Front Page Talking Points


Turning point: Supreme Court says presidents have 'absolute immunity' for official acts


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American presidents gain broad legal protection against being charged with crimes because of a landmark Supreme Court ruling. On the first day of this month, the justices issued a 6-3 decision giving presidents immunity for any official actions. The historic ruling came on an appeal by ex-President Donald Trump of 2020 election interference accusations. His criminal case now goes back to a federal district court judge so she can decide if any charges involve unofficial actions and can proceed to trial.

This pushes the case past November's election. It already has delayed sentencing of Trump in New York this week on 34 felony counts related to "hush money" payments to a woman during his first campaign in 2016. His lawyers say last week's ruling in Washington, D.C., confirms their position that a Manhattan prosecutor shouldn't have been allowed to offer evidence regarding "official acts" by Trump. Sentencing is pushed to Sept. 18 to allow time for hearings on that new claim.

"Big win for our Constitution and democracy. Proud to be an American," Trump posted in all caps on social media after the Supreme Court news. Hours later, President Joe Biden said at the White House: "I will respect the limits of presidential power as I have for the past three and a half years. But any president, including Donald Trump, will now be free to ignore the law. . . . For all practical purposes, today's decision essentially means that there are no limits on what a president can do."

The majority opinion by Chief Justice John Roberts says: "The nature of presidential power requires that a former president have some immunity from criminal prosecution for official acts during his tenure in office. At least with respect to the president's exercise of his core constitutional powers, this immunity must be absolute." In a sharp-edged dissent that she read from the bench, Justice Sonia Sotomayor writes: "Damage has been done. The relationship between the president and the people he serves has shifted irrevocably. In every use of official power, the president is now a king above the law." She was joined by Justices Elena Kagan and Katanji Brown Jackson. A prominent legal affairs blogger and podcaster, former federal prosecutor Joyce Vance, posts that the majority's "decision signals that they believe it's more important to create a powerful presidency – a long-term policy goal for conservatives – than it is to be concerned with how a president could abuse that concentrated power, including to try and overturn an election."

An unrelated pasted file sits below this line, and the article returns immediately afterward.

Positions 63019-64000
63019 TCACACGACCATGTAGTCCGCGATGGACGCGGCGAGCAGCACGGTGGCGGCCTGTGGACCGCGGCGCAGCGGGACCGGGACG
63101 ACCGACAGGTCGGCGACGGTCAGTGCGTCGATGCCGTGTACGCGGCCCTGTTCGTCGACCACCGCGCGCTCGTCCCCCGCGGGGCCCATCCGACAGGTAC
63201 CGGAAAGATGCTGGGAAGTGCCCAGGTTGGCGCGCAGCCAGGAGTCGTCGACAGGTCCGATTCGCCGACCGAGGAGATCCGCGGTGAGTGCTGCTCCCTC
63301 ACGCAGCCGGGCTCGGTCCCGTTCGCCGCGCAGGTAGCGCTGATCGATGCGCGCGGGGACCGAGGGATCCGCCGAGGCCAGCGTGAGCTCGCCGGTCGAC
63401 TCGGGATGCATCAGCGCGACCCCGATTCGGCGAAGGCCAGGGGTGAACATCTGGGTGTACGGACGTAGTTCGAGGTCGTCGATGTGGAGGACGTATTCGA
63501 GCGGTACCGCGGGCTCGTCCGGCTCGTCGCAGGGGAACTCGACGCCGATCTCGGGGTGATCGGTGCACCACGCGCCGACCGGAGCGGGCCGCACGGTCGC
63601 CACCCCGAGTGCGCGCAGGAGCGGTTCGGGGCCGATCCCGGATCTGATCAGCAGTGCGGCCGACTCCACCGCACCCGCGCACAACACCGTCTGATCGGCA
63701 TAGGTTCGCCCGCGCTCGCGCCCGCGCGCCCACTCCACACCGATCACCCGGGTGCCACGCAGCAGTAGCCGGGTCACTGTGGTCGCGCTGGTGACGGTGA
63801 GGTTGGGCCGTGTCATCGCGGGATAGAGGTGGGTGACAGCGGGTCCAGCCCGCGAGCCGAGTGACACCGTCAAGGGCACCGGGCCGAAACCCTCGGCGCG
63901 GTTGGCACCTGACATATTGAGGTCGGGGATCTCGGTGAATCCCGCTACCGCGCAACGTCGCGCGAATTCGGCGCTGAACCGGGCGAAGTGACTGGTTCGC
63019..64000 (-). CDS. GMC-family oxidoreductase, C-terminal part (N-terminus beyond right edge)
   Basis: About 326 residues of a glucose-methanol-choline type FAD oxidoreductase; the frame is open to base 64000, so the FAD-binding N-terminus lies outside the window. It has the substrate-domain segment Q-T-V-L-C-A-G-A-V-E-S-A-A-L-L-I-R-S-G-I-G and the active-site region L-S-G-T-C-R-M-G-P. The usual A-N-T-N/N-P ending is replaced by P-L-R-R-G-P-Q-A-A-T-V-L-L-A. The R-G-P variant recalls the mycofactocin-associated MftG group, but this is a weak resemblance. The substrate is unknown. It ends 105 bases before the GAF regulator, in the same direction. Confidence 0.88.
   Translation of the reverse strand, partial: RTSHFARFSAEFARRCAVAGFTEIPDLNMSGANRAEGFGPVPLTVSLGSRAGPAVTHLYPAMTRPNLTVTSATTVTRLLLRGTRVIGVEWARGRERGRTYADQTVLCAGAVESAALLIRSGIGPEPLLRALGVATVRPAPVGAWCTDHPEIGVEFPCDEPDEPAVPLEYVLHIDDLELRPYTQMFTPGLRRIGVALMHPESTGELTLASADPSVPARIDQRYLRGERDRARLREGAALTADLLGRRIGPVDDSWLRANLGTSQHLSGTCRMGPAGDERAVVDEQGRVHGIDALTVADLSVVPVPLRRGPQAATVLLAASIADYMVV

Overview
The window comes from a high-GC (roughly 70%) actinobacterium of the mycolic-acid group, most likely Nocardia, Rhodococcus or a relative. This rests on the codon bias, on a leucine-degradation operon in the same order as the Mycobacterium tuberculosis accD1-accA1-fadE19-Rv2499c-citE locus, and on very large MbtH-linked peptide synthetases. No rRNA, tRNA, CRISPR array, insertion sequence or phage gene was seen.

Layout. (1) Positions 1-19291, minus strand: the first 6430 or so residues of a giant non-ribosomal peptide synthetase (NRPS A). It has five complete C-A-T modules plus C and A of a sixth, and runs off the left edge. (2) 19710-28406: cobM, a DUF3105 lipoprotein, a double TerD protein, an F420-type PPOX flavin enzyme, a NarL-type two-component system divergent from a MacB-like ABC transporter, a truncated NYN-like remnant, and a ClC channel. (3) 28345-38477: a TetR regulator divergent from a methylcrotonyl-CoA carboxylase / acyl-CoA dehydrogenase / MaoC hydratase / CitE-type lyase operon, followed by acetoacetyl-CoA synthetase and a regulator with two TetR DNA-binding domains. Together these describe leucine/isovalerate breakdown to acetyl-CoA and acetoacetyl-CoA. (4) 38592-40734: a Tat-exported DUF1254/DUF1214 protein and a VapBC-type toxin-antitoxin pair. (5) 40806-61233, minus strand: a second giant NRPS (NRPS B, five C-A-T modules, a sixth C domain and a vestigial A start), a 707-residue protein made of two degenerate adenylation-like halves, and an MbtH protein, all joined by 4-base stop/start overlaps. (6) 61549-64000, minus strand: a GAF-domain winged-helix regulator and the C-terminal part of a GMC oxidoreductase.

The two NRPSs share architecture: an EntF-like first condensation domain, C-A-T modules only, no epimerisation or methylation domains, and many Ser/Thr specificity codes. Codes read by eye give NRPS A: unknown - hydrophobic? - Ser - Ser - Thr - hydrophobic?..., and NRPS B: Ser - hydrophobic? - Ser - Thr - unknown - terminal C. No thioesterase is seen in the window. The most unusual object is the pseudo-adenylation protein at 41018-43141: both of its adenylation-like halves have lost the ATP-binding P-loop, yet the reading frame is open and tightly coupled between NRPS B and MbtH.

Chief justice says: "Immunity is required to safeguard the independence and effective functioning of the Executive Branch, and to enable the president to carry out his constitutional duties without undue caution." – John Roberts

Main dissent says: "The long-term consequences of today's decision are stark. The court effectively creates a law-free zone around the president, upsetting the status quo that has existed since the founding." – Sonia Sotomayor

President Biden says: "Each of us is equal before the law. No one is above it – not even a president. With this week's Supreme Court decision on presidential immunity, there are now virtually no limits on what a president can do. That is a new, dangerous precedent.” – Social media post, July 2

Front Page Talking Points is written by Alan Stamm for, Copyright 2024

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Common Core State Standard
SL.CCS.1/2/3/4 Grades 6-12: An essay of a current news event is provided for discussion to encourage participation, but also inspire the use of evidence to support logical claims using the main ideas of the article. Students must analyze background information provided about a current event within the news, draw out the main ideas and key details, and review different opinions on the issue. Then, students should present their own claims using facts and analysis for support.